European shares reverse early losses
European shares rebounded from early losses on Wednesday as a monthly survey showed factory output at a 10-month high in March, helped by strong growth in new business. Asian markets were lackluster after weak data from China and Japan.
Germany’s DAX rose 0.4 percent to 12,012.18 and the United Kingdoms’s FTSE 100 gained 0.5 percent to 6,805.65. France’s CAC-40 advanced 0.6 percent to 5,064.22. Wall Street appeared poised for a weak start, however, with S&P 500 futures 0.5 percent lower at 2,050.60.
A survey of manufacturers in countries using the euro found the strongest improvement in business conditions in 10 months. Markit’s purchasing managers index was at 52.2, compared with 51.0 in March. Readings above 50.0 imply expansion.
“Producers are benefiting from the weaker euro,” Chris Williamson, Markit’s chief economist, wrote in a commentary. “New orders are consequently showing the best growth for nearly a year.”
Asian Markets Mostly Slip, Shanghai Up on China Data
Asian markets mostly retreated Wednesday following losses on Wall Street, with Tokyo also hurt by a disappointing reading of Japanese business confidence.
But Hong Kong and Shanghai climbed on figures showing a rebound in Chinese manufacturing activity.
After a strong performance for global equities this year, analysts have warned of a rocky road ahead in the near term, with Greece’s debt crisis still unresolved, volatility in oil prices and uncertainty over U.S. interest rates.
Tokyo tumbled 0.90 percent, or 172.15 points, to finish at 19,034.84, Seoul closed 0.62 percent lower, giving back 12.58 points to end at 2,028.45 and Sydney fell 0.52 percent or 30.71 points to 5,860.8.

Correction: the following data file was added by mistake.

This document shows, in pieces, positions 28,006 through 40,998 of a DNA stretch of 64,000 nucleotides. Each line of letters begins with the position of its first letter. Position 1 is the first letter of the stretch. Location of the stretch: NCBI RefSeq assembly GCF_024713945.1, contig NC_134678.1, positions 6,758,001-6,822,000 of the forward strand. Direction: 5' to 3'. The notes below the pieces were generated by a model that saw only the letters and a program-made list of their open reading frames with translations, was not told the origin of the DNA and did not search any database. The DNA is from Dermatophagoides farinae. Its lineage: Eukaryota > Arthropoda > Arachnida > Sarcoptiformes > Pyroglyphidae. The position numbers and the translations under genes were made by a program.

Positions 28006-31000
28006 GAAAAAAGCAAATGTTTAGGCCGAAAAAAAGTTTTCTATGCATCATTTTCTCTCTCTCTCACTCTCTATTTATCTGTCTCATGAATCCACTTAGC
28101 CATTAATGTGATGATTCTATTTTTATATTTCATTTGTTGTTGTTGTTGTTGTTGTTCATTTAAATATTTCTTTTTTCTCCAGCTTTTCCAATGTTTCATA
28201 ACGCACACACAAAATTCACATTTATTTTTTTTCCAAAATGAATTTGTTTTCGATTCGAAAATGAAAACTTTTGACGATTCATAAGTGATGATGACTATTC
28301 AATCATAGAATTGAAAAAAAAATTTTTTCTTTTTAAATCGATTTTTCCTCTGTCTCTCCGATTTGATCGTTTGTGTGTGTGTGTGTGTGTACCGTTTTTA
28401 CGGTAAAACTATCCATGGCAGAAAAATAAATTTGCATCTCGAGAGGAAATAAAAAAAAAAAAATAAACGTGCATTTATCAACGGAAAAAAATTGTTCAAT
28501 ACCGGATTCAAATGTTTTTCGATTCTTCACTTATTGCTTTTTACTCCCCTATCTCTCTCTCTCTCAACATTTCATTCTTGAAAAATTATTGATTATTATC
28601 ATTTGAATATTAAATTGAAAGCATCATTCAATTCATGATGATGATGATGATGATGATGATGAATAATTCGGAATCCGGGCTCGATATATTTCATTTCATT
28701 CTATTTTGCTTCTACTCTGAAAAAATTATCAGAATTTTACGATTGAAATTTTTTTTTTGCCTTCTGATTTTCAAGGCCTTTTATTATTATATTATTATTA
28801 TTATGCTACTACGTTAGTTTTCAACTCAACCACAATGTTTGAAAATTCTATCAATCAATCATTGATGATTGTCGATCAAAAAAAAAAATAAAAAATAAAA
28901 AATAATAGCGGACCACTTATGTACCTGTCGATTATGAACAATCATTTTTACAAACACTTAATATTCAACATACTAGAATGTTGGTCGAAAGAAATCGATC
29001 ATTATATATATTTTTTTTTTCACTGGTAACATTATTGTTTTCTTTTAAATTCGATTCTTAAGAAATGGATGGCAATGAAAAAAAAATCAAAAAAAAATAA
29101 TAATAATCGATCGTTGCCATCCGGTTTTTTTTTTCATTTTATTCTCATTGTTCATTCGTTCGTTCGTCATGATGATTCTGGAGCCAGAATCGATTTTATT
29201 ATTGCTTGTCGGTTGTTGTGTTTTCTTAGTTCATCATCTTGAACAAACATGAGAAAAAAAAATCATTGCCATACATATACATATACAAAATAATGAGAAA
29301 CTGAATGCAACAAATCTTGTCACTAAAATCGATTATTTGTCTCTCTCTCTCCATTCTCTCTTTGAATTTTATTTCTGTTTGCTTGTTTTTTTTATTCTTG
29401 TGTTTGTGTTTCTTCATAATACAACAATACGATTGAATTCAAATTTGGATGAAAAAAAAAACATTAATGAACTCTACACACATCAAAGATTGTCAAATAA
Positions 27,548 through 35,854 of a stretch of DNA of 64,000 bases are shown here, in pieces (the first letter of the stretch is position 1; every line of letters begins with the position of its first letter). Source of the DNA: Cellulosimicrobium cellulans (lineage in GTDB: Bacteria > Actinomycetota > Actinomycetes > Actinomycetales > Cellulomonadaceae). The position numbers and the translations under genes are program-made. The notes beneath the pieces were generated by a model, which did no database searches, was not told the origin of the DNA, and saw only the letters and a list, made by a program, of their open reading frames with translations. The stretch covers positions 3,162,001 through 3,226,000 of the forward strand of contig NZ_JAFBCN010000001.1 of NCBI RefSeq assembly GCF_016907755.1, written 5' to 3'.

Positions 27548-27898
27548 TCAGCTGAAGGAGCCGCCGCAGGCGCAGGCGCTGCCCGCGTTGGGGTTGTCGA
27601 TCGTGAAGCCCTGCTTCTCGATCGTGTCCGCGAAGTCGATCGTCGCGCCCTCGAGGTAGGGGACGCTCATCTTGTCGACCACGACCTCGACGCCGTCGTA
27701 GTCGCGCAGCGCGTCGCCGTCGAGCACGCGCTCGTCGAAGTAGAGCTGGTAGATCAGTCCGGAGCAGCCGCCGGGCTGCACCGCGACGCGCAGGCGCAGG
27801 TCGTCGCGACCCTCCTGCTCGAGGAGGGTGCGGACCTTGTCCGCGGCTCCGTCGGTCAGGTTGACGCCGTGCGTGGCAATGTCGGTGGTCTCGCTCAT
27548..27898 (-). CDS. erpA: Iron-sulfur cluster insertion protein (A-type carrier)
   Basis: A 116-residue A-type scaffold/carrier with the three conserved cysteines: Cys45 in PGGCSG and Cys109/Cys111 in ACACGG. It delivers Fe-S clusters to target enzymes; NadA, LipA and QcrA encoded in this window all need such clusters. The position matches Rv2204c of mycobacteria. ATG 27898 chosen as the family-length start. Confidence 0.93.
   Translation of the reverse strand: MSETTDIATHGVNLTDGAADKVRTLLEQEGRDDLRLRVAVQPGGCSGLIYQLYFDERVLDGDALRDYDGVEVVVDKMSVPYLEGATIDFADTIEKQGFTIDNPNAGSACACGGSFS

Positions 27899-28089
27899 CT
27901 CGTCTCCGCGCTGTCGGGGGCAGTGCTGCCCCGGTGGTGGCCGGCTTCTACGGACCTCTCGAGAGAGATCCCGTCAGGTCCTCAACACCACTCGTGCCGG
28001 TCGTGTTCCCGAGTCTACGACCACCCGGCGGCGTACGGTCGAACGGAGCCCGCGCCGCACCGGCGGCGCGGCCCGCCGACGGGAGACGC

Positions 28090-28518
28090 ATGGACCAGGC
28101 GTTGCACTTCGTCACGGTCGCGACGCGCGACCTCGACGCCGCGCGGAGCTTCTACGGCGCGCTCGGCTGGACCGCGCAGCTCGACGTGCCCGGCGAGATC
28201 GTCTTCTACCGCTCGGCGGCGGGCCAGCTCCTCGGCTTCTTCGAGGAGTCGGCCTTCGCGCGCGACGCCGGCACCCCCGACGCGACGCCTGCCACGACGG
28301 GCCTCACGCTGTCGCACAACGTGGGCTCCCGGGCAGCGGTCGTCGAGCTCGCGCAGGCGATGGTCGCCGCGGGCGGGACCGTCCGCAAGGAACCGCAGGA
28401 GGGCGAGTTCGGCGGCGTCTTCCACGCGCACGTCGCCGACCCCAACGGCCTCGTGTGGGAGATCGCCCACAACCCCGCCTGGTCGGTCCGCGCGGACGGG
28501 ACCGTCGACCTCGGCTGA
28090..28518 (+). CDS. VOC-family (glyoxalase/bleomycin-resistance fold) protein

However, Shanghai surged 1.66 percent, or 62.39 points, to 3,810.29 — its highest close since March 17, 2008. And Hong Kong added 0.73 percent, or 181.86 points, to 25,082.75.
After an impressive three months that saw big gains in some markets — including a 10 percent rise in Tokyo and 8 percent in Sydney — investors took to the sidelines Wednesday as they keep track of various global events.
“This is going to be a tougher quarter and you can expect higher volatility,” Nader Naeimi, Sydneybased head of dynamic asset allocation at AMP Capital Investors, told Bloomberg News.
Close attention is being paid to Greece, where the anti-austerity government is trying to hammer out new terms for its multi-billion-U.S.dollar bailout.
However, it is struggling to come up with proposals that will satisfy its creditors, chiefly paymaster Germany, and release much-needed cash to help it avoid a default and a likely exit from the eurozone.
In New York Tuesday the Dow sank 1.11 percent, the S&P 500 fell 0.88 percent and the Nasdaq dropped 0.94 percent.
Adding to uncertainty on Wednesday was Japan’s closely watched Tankan survey of business confidence, which came in below expectations, highlighting the fragility in the world’s number three economy.
The survey of more than 10,000 companies — marking the difference between the percentage of firms that are optimistic and those that see conditions as unfavorable — is the most comprehensive indicator of how Japan Inc. is faring.
“The Tankan showed that firms, particularly manufacturers, are now acutely aware that overseas demand is softening,” said a report by SMBC Nikko Securities.
Gold fetched US$1,183.55 against US$1,183.06 late Tuesday. In other markets: — Wellington was flat, edging up 1.60 points to 5,835.58.
— Manila closed 0.51 percent higher, adding 40.56 points to 7,981.05.
— Kuala Lumpur dropped 0.24 percent, or 4.47 points, to close at 1,826.31.
— Jakarta fell 0.94 percent, or 51.81 points, to 5,466.87.
— Singapore closed 3,447.02.
— Bangkok rose 1.30 percent, or 19.64 points, to 1,525.58.
— Mumbai rose 1.08 percent, or 302.65 points, to 28,260.14.